Entertainment & Sports Book Reviews (page 303)

THE PUCCINI COMPANION by William Weaver
ENTERTAINMENT & SPORTS
Released: Feb. 28, 1994

"Lovers of Puccini and Italian opera at every level of interest and knowledge will want this book. (Photographs—not seen)"
Puccini wins the prize for most-maligned great composer. Read full book review >
ENTERTAINMENT & SPORTS
Released: Feb. 21, 1994

Philosophy and history of American background music by pop- culture historian Lanza (Fragile Geometry, 1991—not reviewed). Read full book review >

PRIDE by Charley Pride
BIOGRAPHY & MEMOIR
Released: Feb. 21, 1994

"Filled with wit and grit, an admirable exemplar of the celebrity bio genre."
The first black country music star spins a great life story. Read full book review >
MICK JAGGER by Christopher Sandford
BIOGRAPHY & MEMOIR
Released: Feb. 16, 1994

"Sandford may manage to inch closer to the real Jagger, but only die-hard fans will be caught up in his account."
A sloppily rendered bio of the Rolling Stones' lead singer offers glimpses of a more human Mick Jagger than previously seen, but gets mired in contradictions and the details of the group's long decline. Read full book review >
BIOGRAPHY & MEMOIR
Released: Feb. 8, 1994

"Recommended for students of both sport and society."
A spritely, subtly reasoned consideration of women and sports- -a study that goes beyond the historical record to examine athletics as both a reflection of and a challenge to culturally enforced notions of gender. Read full book review >

ENTERTAINMENT & SPORTS
Released: Feb. 3, 1994

"Perhaps too close to the situation, the authors fail to capture what in other hands might have been a unique and inspiring story. (Eight pages of photographs—not seen)"
About one of the NBA's ``bad boys'': an uninspired, sometimes sketchy account of Rodman's relationship with a rural family during his college days in Oklahoma. Read full book review >
ENTERTAINMENT & SPORTS
Released: Feb. 3, 1994

"But it hardly matters: he's still one of the game's most interesting personalities. (Eight pages of b&w photos—not seen)"
Hall-of-Fame cager Walton looks back at his injury-ridden college and NBA career. Read full book review >
TURNAROUND by Milos Forman
ENTERTAINMENT & SPORTS
Released: Feb. 1, 1994

"Milos Forman—and his coauthor, Prague novelist Jan Novak. (B&w photo insert—not seen)"
Warmblooded memoir by Americanized Czech filmmaker Forman, whose world went into turnaround when he decided to leave Communist Prague for capitalist Hollywood. Read full book review >
BIOGRAPHY & MEMOIR
Released: Feb. 1, 1994

"Well-intentioned but frustrating."
By amateur historian/jazzman Lester, the first bio of legendary jazz pianist Tatum. Read full book review >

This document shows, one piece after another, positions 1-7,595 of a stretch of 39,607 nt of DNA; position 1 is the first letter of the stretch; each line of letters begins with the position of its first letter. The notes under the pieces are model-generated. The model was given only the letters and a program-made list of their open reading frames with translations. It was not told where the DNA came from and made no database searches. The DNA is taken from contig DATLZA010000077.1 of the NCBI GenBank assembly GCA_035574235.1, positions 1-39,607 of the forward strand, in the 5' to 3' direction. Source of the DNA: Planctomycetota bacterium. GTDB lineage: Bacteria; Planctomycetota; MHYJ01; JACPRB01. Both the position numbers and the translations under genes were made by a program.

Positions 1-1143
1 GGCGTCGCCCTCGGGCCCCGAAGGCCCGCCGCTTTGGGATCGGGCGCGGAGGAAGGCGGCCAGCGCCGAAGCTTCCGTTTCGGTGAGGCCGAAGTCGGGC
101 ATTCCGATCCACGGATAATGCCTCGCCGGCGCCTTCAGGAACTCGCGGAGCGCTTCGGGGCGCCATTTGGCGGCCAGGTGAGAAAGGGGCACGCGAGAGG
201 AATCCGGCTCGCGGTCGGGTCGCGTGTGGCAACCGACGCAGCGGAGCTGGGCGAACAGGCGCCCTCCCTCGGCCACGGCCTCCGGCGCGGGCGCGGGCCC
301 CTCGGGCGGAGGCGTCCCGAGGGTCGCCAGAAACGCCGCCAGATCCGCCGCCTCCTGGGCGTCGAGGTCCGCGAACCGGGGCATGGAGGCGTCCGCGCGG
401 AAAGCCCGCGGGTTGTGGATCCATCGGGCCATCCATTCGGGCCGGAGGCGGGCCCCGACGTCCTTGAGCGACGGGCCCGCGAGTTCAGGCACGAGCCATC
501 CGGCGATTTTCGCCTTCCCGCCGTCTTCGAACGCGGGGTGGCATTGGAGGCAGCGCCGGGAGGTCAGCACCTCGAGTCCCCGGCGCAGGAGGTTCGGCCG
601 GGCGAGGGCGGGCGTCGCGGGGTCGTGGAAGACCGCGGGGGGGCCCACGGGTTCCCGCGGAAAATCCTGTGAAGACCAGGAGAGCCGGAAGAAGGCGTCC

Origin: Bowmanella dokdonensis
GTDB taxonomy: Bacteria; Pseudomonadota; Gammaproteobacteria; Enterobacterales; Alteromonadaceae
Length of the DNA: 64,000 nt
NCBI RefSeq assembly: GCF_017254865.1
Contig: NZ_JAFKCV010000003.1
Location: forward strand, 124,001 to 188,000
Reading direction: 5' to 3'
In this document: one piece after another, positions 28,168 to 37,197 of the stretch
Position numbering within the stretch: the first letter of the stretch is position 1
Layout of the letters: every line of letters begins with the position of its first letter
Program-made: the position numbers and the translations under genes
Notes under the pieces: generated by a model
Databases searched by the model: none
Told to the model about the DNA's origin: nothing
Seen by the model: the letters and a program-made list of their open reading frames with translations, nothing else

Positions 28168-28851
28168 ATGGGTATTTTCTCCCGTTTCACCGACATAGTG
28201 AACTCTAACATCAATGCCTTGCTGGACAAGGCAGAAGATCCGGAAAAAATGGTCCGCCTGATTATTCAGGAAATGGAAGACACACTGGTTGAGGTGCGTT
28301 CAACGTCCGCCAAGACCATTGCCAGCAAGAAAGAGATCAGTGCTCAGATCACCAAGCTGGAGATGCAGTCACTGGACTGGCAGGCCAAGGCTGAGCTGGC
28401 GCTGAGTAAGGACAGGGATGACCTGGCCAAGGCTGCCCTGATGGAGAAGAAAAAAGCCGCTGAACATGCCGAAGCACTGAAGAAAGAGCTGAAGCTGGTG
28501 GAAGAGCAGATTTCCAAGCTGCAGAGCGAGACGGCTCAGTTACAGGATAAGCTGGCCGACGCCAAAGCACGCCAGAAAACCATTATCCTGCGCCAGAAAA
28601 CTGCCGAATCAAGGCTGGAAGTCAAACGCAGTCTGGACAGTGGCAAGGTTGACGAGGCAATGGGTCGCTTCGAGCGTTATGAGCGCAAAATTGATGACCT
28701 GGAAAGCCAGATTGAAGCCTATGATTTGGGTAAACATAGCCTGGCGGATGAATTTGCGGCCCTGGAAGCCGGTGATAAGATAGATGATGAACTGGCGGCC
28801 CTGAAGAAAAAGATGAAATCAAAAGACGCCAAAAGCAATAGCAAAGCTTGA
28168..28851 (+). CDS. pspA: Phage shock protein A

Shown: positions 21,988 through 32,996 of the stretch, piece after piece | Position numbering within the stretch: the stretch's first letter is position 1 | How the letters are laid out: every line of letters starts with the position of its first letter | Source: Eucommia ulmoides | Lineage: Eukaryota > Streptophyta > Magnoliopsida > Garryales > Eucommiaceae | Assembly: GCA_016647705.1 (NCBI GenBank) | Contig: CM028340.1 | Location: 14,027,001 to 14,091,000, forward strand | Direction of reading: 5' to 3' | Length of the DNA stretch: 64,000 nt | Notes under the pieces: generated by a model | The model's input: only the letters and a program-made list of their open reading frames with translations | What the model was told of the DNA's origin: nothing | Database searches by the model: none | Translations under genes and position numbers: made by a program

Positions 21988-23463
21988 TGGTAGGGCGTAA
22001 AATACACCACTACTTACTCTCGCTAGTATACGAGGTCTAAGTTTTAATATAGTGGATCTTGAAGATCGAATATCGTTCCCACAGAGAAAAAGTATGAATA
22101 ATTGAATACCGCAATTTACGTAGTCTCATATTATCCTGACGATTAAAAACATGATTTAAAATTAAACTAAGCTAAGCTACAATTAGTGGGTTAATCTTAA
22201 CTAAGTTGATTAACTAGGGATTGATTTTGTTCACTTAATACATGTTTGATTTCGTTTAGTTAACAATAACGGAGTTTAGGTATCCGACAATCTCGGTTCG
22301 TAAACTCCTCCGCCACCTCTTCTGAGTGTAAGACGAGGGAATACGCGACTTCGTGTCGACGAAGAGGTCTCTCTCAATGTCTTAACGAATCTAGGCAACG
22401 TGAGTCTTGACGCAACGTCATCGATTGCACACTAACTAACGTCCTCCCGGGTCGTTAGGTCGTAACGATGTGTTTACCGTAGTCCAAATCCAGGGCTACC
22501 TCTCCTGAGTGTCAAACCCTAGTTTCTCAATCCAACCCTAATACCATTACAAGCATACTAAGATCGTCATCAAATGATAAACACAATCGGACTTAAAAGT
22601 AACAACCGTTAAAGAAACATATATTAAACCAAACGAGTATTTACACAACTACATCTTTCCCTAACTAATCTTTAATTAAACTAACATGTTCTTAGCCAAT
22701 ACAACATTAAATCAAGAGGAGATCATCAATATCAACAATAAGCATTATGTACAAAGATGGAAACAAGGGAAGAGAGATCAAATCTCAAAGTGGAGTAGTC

BIOGRAPHY & MEMOIR
Released: Feb. 1, 1994

"Which is to say that this aptly titled book, while dandy, could have been softer. (Eight pages of b&w photographs)"
A timely but stubbornly selective autobiography of Detroit's five-time African-American mayor, written with Wheeler (coauthor of Hank Aaron's I Had A Hammer, 1991). Read full book review >
ON THE REAL SIDE by Mel Watkins
BIOGRAPHY & MEMOIR
Released: Feb. 1, 1994

"A careful balance of example and commentary—as filled with the voices and laughter of black humor as with the pain, injustice, indignities, and exclusion that gave rise to it."
In this timely, encyclopedic, personable history of African- American humor, Watkins (journalist, editor New York Times) offers in his rich examples and unpretentious analysis a history of a culture through its entertainment and, in a wider context, an explanation of the functions of laughter among minorities. Read full book review >
CURRENT AFFAIRS
Released: Feb. 1, 1994

"Tightly knit, wide-ranging, and well researched — with Gibson's own experience as a Gunsite Ranch trainee recounted: a profoundly troubling assessment of America at risk."
Powerful, deadly trends now present in US society are traced to a loss of male self-esteem and national pride following our defeat in Vietnam — in this fluid, captivating analysis from Gibson (Sociology/California State University; The Perfect War, 1986). Read full book review >
Kirkus Interview
Michael Eric Dyson
February 2, 2016

In Michael Eric Dyson’s rich and nuanced book new book, The Black Presidency: Barack Obama and the Politics of Race in America, Dyson writes with passion and understanding about Barack Obama’s “sad and disappointing” performance regarding race and black concerns in his two terms in office. While race has defined his tenure, Obama has been “reluctant to take charge” and speak out candidly about the nation’s racial woes, determined to remain “not a black leader but a leader who is black.” Dyson cogently examines Obama’s speeches and statements on race, from his first presidential campaign through recent events—e.g., the Ferguson riots and the eulogy for the Rev. Clementa Pinckney in Charleston—noting that the president is careful not to raise the ire of whites and often chastises blacks for their moral failings. At his best, he spoke with “special urgency for black Americans” during the Ferguson crisis and was “at his blackest,” breaking free of constraints, in his “Amazing Grace” Charleston eulogy. Dyson writes here as a realistic, sometimes-angry supporter of the president. View video >